Stable isotope analysis

by Jessica Gedeon, Aquatic Research Technician

Over the course of the summer, you may have heard about the GMRC American Eel Project we had begun to better understand the movement of the American eel within the Restigouche River estuary and to identify its critical habitat. Wrapping up this year’s fieldwork, Carole-Anne and I spent a few days in the GMRC lab finishing up the prey sample preparations to be sent off to the UNB SINLab for stable isotopic analysis.

To do this, we start by taking fresh and brackish water prey samples, drying them out in an oven for at least 24 hours, and further withdraw moisture by placing the samples in a desiccant chamber. Dried samples are then grinded up into a fine powder and placed in labeled Eppendorf vials for shipment.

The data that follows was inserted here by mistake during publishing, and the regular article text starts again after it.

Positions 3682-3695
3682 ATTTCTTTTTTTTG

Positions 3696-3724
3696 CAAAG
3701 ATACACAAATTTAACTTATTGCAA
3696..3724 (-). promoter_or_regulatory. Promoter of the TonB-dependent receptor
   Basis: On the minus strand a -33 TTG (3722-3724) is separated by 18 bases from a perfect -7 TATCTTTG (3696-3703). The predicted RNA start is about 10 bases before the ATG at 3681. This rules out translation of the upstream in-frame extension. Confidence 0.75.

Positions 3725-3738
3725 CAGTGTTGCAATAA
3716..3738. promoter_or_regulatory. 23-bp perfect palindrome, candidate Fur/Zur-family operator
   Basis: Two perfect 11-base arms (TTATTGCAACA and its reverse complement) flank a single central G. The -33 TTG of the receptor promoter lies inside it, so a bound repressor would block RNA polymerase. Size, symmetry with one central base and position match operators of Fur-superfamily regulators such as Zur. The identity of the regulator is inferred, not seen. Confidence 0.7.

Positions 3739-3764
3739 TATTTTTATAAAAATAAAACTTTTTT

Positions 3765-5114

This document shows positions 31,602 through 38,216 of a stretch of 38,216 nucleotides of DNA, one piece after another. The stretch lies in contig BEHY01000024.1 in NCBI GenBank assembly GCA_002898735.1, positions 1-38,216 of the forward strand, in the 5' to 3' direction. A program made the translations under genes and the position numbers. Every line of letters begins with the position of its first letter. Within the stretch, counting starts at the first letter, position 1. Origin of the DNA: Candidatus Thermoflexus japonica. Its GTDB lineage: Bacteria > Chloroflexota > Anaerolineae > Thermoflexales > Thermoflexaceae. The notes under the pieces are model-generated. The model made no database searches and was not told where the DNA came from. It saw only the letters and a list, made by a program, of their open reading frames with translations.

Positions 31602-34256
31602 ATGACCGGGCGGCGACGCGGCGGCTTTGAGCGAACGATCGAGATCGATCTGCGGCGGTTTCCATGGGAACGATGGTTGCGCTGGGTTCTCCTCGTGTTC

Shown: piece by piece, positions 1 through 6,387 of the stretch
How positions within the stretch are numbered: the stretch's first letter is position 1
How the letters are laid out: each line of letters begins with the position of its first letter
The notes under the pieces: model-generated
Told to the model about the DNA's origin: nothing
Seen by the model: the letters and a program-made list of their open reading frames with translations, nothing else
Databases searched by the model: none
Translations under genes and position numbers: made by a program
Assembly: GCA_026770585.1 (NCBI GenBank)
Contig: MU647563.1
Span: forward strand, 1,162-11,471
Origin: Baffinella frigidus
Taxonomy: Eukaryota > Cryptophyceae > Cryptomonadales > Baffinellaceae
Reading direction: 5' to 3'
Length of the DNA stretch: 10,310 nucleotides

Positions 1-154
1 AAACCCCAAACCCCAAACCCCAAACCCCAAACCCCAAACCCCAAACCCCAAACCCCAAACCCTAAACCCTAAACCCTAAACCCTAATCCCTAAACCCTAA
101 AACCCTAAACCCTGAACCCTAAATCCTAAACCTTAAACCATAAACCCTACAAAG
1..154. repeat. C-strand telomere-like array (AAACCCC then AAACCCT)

These prey samples will be analyzed for their unique isotopic signature, and will be compared to American eel fin clip samples/signatures, to correlate feeding patterns with prey distribution for our river system. Basically, by comparing the “make-up” of different aquatic species from different areas of the river that the American eel eat, and then comparing this to what we find present in the eels’ fins, we can identify where the eel is eating, and how it may be moving within its